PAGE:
Takashi Miike gives West Side Story a Japanese spin, and the results are one of his most flat-out entertaining films of the last decade.
Prolific Japanese filmmaker has navigated countless genres over his career of almost 90 film and television credits, although few would have picked a West Side Story inspired musical as his next outing. Continuing his journey into the past, following period pieces 13 Assassins and Hara-Kiri: Death of a Samurai, his latest film is based on Ikki Kajiwara’s popular 1970s manga Ai To Makoto. Previously adapted as three live action films and a TV series, it is one of his most energetic films of the last few years, fusing music, unrequited love and the occasional ultra-violence for a curious hybrid that is never anything less than entertaining.
In an anime opening sequence, a familiar motif but one that sets the tone for the film, we are introduced to Ai and Matoko during their collision of a first encounter. Eleven years later in 1972, Matoko (Satoshi Tsumabuki) quite literally still bears the scars of that meeting, and once again encounters Ai (Emi Takei) in the notoriously troubled streets of Tokyo’s Kabukicho district. Matoko is the consummate bad-boy, but nevertheless helps Ai with a gang of thugs troubling her. As a reward, he is sent off to remand school for beating them all half to death. Rich girl Ai, who has built up Matoko as her knight in shining armour over the years, puts in a good word with her parents, and instead gets her dream lover enrolled in her prestigious school. This doesn’t sit well with the school authorities, and it certainly doesn’t gel with bespectacled nerd Iwashimizu (Takumi Saito), who adores Ai. When Matoko is kicked out of the academy and winds up in a graffiti covered school controlled by youth gangs, Ai blindly follows him, and is in turn followed by Iwashimizu. There Makoto attracts the attention of both Gumko (Sakura Ando), the gum-chewing leader of a gang of female delinquents, and the quiet Yuki (Ito Ono). This love story just got very complicated indeed.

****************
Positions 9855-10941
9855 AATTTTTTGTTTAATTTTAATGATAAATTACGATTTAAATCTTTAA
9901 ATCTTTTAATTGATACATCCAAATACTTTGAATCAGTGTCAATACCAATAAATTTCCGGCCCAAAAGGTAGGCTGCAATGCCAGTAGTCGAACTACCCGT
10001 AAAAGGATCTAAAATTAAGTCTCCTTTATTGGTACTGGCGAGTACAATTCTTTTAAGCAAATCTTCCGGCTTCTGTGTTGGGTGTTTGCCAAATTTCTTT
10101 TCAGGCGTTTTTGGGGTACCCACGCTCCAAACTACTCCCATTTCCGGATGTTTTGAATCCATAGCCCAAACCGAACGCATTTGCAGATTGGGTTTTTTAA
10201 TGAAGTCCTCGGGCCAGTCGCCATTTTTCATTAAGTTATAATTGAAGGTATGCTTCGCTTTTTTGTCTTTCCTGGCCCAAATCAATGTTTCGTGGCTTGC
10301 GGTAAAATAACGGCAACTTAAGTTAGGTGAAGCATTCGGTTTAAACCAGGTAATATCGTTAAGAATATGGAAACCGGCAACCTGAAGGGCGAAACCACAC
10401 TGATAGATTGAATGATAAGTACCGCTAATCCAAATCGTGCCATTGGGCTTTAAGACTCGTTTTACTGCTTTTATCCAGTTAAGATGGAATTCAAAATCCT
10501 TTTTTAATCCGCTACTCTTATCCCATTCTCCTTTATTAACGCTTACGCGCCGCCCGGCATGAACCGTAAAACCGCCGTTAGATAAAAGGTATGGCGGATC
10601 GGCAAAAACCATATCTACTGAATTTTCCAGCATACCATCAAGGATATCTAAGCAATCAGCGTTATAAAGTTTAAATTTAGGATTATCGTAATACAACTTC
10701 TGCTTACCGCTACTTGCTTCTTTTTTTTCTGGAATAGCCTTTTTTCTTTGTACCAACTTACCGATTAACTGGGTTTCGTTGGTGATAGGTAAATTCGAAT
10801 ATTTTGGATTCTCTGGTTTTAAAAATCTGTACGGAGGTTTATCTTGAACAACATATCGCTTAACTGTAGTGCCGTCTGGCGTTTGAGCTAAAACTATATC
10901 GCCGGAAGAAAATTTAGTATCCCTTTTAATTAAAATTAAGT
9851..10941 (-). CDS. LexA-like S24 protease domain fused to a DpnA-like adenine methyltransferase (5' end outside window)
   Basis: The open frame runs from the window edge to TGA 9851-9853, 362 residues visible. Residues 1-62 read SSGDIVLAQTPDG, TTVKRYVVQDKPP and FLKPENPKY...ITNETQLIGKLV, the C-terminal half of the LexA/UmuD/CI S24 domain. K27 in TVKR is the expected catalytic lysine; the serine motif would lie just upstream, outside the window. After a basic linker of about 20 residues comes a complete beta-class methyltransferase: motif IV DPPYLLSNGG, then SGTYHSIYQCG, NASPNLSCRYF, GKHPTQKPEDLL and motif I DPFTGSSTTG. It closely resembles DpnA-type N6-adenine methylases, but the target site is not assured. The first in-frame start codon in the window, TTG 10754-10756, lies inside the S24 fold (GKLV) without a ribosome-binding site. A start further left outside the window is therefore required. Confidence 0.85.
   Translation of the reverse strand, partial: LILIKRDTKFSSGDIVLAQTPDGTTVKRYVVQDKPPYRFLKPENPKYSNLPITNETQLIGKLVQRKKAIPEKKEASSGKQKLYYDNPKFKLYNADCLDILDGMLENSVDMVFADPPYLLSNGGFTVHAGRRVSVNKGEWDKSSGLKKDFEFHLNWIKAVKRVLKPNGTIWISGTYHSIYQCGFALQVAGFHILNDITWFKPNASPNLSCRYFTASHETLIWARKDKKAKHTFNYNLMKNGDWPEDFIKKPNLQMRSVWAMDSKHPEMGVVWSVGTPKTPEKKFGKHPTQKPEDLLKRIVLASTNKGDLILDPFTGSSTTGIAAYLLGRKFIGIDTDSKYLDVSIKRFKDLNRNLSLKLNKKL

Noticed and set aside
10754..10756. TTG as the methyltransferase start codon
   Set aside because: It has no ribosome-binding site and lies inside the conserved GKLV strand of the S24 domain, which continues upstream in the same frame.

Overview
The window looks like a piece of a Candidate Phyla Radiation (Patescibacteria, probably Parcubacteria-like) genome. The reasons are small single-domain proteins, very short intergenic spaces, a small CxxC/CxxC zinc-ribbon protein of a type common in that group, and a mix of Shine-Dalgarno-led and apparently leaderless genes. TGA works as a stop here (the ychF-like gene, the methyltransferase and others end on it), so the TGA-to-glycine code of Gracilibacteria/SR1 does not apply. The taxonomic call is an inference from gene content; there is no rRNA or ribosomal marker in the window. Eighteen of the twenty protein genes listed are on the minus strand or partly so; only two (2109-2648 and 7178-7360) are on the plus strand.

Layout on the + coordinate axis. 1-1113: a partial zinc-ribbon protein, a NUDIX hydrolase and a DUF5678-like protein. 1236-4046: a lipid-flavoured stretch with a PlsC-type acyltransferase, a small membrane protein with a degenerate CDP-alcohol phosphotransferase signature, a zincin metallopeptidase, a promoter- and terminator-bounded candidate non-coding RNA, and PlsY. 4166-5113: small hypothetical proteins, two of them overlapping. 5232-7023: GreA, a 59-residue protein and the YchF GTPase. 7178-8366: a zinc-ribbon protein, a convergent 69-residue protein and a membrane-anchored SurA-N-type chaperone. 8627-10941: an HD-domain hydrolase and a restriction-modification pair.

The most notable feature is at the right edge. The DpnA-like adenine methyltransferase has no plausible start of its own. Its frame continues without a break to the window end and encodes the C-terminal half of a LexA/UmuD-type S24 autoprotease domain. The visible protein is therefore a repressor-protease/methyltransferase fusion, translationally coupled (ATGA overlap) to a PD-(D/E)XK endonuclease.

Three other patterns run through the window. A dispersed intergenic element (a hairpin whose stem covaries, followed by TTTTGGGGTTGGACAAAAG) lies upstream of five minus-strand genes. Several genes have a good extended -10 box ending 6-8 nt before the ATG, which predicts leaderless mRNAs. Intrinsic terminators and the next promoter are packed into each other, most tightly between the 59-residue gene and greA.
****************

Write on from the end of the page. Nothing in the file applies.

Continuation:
Miike has certainly delved into the musical form before, and after so many films it would be difficult to imagine a genre he has yet to touch on. For Love’s Sake sits somewhere between the campy musical The Happiness of the Katakuris and the street violence of Crows Zero, yet that description barely does it justice. The songs appear out of nowhere at first, as a street brawl descends into a sparkling song and dance number that would have made both the Sharks and the Jets put aside their aggression and grooved to the 1970s beats. Miike’s vision of the period is wholly one gathered from memory, his own back-catalogued as a mish-mash of cultural references. Stylistically, Tsumabuki’s rumble in the urban jungle number is a world away from the very retro-parody love song that Takei dances merrily to, but Miike somehow manages to make them part of a cohesive whole.
Miike has a triumph on his hands with For Love’s Sake. Coupled with the spectacular design of the film, with production designer Yuji Hayashida and cinematographer Nobuyasu Kita working in perfect harmony, For Love’s Sake is certainly the most visually engaging Miike film in years. When the film briefly loses momentum in the second half, it is due to a noticeable absence of musical material. Yet the frenetic pacing of the film, coupled with a wonderful cast of characters, manages to make this one of Miike’s most universally appealing films in years, an impressive feat for a musical that contains random acts of violence. Or is it a violent film that contains random acts of music? Therein lies the beauty of Miike, and if nothing else, you won’t be able to get the tunes out of your head for weeks.
For Love’s Sake played at the Melbourne International Film Festival in August 2012.